You Big Baby!

The other night as I was giving my son a bottle I couldn’t help but notice how completely at peace he looked.  Eyes closed, toes stretched out and stopping every once in a while to smile at me…not a care in the word. 

I started to think about how adults (ESPECIALLY those with fibro) should follow the example of babies.  It’s those basic instincts, the innocent behavior that we push aside to “grow up.”

These are the things I hope my son can teach  me…my top five…

One…

Slowing down to enjoy what I’m eating!  This is a terrible habit for a lot of people.  Eating too fast can not only give you an upset stomach, but can hinder weight loss.  I’m one of those, eat at my desk while at work, eat in front of the TV in a mad rush at the end of the night, umm…writing this blog as I eat my lunch…using eating as an opportunity to multi task instead of actually enjoy what I’m eating!  I’m not sure what my husband is going to think when I decide next time I eat that I plan to close my eyes, stretch out my toes and smile at him every once in a while…but I want to feel as peaceful as baby A looks when he eats!

Two…

Exercising is fun!  Yes…you know I already know this, but there are times when I try a new work out and hate it, lose my motivation and feel like I’m starting from scratch all over again.  When baby A exercises, it’s not “exercise” it is play.  His favorite workout?  Laying on the ground and kicking his legs out over and over.  He’s working his muscles…not to look good in a bathing suit (which will bring me to my next topic shortly) but because it’s fun.  Plain and simple. And that’s what exercise should be!  Fun!  Sometimes I need to remind myself that not only does exercise manage my pain, but it’s also fun.  If you don’t think it is fun, you’re not doing the right exercise…I have to remind myself of that sometimes, maybe I’ll even give baby A’s exercise a try!  Again…I can’t wait to see my husband’s face.  I figure I better warn him a head of time so he doesn’t see me kicking on the floor and he calls an ambulance before I have a chance to stop him. 

Three…

Letting it all hang out!  Baby A loves stripping down!  Out of the diaper, big smile on his face.  No care in the world for his fat rolls, pale skin and dimples.  Ok…calm down…I’m not saying that I’m going to attempt to walk around naked and I’m fully aware my fat rolls aren’t nearly as cute has his, but the lesson I take from this is that I should learn to be comfortable in my own skin.  I’m currently going through a “lose the baby weight” phase and I feel uncomfortable.  When I was obese, I felt judged.  I felt isolated and I felt ugly.  Now being a little overweight post-baby, it’s hard to not go back into that mindset.  I need to remember to be comfortable in the skin I have now, be patient and know I’m working on it.  I can’t let the fact that I didn’t lose 10 pounds in a week affect who I am as a person.  I’m imperfect and that’s ok.  I’m also a person who has a chronic pain condition, and that’s ok too…it’s not an imperfection…it’s a challenging trait.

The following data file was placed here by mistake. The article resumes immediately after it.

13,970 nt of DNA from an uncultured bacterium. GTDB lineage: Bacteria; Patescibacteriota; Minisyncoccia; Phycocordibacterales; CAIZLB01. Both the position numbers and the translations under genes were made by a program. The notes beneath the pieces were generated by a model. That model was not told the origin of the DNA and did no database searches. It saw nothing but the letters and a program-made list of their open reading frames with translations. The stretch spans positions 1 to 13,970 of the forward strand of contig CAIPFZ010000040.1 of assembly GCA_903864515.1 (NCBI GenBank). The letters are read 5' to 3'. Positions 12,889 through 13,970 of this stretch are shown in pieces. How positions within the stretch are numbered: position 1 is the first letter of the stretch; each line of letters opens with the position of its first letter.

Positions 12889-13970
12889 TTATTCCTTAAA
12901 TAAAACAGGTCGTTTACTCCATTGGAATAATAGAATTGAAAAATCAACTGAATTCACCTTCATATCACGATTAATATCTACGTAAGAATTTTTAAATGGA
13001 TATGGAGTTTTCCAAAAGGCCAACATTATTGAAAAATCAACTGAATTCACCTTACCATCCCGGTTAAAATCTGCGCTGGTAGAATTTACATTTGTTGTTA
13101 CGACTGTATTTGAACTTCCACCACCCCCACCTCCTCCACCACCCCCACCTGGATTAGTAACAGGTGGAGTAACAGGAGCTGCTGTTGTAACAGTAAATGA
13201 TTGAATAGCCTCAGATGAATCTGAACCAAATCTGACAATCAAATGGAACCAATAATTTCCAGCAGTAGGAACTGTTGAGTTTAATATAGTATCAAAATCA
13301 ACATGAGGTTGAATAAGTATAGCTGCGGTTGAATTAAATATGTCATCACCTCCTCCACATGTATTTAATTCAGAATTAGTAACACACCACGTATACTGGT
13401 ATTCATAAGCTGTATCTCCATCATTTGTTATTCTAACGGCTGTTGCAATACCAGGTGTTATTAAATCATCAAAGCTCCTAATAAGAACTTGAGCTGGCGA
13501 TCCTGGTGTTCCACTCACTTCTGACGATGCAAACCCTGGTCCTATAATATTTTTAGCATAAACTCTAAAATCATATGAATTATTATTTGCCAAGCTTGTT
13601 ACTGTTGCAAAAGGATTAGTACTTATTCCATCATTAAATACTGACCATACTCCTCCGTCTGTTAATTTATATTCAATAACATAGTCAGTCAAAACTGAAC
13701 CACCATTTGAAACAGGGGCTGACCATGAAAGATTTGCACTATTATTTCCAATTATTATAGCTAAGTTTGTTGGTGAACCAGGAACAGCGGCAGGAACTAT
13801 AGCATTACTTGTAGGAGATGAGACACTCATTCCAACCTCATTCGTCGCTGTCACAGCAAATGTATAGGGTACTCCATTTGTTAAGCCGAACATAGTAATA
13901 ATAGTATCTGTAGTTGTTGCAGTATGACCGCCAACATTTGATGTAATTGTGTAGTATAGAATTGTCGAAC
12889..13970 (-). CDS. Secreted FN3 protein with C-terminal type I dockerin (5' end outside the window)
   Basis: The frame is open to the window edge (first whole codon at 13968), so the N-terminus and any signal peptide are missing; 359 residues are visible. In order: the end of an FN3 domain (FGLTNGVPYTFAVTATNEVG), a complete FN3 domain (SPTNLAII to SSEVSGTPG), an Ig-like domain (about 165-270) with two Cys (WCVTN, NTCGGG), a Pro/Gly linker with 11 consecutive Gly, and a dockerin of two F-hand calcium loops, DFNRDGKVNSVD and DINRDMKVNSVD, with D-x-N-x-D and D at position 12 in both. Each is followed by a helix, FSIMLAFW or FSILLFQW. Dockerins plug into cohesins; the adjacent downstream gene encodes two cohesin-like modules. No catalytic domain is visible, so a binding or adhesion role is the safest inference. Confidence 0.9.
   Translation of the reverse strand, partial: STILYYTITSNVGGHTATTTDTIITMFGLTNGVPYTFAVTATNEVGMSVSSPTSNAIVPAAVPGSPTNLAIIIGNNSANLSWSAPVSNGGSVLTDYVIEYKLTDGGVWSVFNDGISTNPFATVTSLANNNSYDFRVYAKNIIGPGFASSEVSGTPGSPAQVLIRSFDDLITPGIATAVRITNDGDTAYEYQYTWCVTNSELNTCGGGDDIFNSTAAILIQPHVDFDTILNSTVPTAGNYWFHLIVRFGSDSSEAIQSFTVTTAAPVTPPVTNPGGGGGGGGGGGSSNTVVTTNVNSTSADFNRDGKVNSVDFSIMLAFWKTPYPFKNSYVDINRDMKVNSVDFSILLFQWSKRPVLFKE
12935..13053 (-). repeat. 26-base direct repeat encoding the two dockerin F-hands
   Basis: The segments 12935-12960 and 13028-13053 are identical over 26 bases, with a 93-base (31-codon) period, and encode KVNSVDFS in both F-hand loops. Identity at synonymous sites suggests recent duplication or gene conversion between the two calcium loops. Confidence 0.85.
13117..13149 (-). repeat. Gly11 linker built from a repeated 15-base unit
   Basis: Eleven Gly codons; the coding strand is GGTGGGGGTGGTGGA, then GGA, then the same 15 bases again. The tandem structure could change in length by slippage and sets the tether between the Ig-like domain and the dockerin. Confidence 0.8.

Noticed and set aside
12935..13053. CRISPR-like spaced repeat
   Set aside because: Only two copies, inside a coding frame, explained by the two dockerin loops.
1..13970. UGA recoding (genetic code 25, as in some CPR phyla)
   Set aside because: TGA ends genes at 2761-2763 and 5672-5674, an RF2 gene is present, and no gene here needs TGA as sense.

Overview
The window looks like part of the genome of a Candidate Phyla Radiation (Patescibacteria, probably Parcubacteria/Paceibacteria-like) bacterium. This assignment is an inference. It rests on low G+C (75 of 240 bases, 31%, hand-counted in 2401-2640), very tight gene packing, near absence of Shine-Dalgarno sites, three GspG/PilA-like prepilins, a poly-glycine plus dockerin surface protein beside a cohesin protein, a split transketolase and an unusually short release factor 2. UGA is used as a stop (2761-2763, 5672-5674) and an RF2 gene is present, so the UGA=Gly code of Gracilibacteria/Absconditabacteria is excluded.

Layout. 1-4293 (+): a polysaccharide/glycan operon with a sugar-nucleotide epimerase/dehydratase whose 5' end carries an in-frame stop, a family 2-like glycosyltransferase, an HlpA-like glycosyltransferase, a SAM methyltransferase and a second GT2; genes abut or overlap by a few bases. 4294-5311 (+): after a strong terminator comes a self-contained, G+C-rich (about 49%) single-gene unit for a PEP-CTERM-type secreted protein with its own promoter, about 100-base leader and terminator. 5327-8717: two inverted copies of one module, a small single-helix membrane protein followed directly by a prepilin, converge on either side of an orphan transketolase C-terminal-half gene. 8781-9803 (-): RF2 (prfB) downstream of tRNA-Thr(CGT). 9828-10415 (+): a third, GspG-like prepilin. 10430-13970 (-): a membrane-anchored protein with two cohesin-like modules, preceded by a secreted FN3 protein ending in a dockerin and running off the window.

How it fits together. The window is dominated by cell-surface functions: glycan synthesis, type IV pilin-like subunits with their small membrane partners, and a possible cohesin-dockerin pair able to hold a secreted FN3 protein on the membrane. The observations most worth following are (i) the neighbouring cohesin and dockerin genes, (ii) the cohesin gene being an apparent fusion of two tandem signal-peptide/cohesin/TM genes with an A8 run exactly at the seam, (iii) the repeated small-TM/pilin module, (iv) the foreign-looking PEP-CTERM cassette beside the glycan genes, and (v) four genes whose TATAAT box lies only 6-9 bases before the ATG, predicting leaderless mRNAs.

Four…

Relying on others.  Yes.  Babies don’t really have a choice, but at the same time, they’re not afraid to ask…or cry… for something they need.  I think people, especially fibro sufferers, think they can no longer ask for help.  We either give up on something altogether, or try to play superhero and do it all.  I think people are more receptive to the condition when you ask for help with what you can’t do instead of complaining about how much it hurts, or how hard it is to do something.  People don’t know how to help fibro, and they’re never going to know if we don’t tell them where and when we need help to manage.  Now I don’t recommend crying like a baby (although I’m sure my husband would argue I’ve taken this approach) when we need help, but you get what I’m trying to say.

Five…

Baby A doesn’t care what people think about him!  Farting, goofy giggle, boogers, bed head, ugly cries, burping like a full grown man…you don’t like it?  Tough.  I’m not sure why, as we start to grow, we begin to worry so much about what people think of us.  I’m 100% guilty of worrying about this too much.  I’ve always admired the people who act as though they honestly don’t care what people think of them…but the pessimist in me wonders if they’re telling the truth.  This is one of the biggest lessons I hope to take away from baby A…in a toned down way of course…I could fart, have boogers, bed head, ugly cries and man burps and not care what people think of me, but I figure it may be more appropriate to not care…with some manners.   

 

 

“The most sophisticated people I know – inside they are all children. ” 
― 
Jim Henson

 

 

 

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1 Comment (+add yours?)

  1. Martha
    Apr 29, 2014 @ 23:53:41

    This might be your very best advice ever given! I will run with it and try to make this a part of me and my thoughts!

    Reply

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